I am a student in physical oceanography in Leif Thomas's group. I am interested in studying the physics of ocean circulation to seek a better understanding of its role in the Earth system and its impacts on our climate. My work combines geophysical fluid dynamics theory, numerical modeling, and observational data. Prior to arriving at Stanford, I received my MSc in Applied Mathematics at ENSEEIHT, in France.
Honors & Awards
2019 Centennial TA Award, Stanford University (05/06/2019)
Medal for Excellence, French Engineers and Scientists Union (10/22/2016)
Visiting Student Researcher Fellowship, France-Stanford Center For Interdisciplinary Studies (Sep 2018 - Dec 2018)
Education & Certifications
M.S., Stanford University, Earth System Science (2018)
M.S., ENSEEIHT, Applied Mathematics and Computer Science (2016)
B.S, CPP, La Prépa des INP, Mathematics and Physics (2012)
Leif Thomas, Doctoral Dissertation Advisor (AC)
Rock climbing, Surfing, Literature.
Current Research and Scholarly Interests
Mixing in the abyssal equatorial Pacific Ocean is thought to play a major role in upwelling dense water and closing the deep branch of the meridional overturning circulation. However, little is known about the mechanisms driving its spatio-temporal variability. Recent observations of small-scale turbulence obtained in the eastern equatorial Pacific show evidence of intense abyssal mixing over smooth topography. It has been hypothesized that the intense mixing could have been driven by surface-generated equatorial waves trapped and amplified near the bottom as a result of the horizontal component of the Coriolis parameter, fh, and weak abyssal stratification. In this work, we test this hypothesis by using the MITgcm, a quasi-hydrostatic, nonlinear numerical model, that allows for non-zero fh. In our simulations, Equatorially Trapped Waves (ETW) are generated in the upper water column and propagate freely into the weakly stratified abyss where the effects of fh are most strongly felt. These non-traditional effects trigger the formation of sharp beams and lead to enhanced shear in the abyss, and subsequent low Richardson numbers. Such features are more prominent at the inertial latitude where the IGW beams undergo critical reflection over the flat seafloor. A suite of numerical simulations allows us to explore the sensitivity of this mechanism to key parameters of the wave and its medium. Using a mixing scheme, we provide quantitative estimates of its potential contribution to mixing in the abyssal equatorial Pacific Ocean.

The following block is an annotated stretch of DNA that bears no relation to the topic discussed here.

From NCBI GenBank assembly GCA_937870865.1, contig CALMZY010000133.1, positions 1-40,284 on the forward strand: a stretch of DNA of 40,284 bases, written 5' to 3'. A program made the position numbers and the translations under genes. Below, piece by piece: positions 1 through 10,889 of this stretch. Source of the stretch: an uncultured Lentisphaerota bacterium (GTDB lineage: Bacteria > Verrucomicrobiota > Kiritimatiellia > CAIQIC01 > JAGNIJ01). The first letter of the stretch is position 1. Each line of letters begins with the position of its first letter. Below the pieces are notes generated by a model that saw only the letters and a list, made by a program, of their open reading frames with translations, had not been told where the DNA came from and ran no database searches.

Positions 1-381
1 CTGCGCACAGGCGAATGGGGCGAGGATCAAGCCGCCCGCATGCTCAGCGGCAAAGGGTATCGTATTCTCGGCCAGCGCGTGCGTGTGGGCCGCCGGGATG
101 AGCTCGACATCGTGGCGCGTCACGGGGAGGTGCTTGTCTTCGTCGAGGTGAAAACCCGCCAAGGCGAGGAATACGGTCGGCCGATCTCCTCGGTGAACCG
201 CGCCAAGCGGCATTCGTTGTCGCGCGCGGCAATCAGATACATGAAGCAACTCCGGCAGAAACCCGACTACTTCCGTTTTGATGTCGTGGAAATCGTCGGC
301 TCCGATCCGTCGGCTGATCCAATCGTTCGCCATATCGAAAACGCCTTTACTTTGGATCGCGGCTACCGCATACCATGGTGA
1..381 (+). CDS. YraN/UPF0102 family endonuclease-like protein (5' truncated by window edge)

Visiting Student, MIT Joint Program on the Science and Policy of Global Change (9/29/2014 - 5/29/2015)
Research Project: Identifying the impact of different pattern scaling and bias correction methods on climate data constructed for climate impact analysis.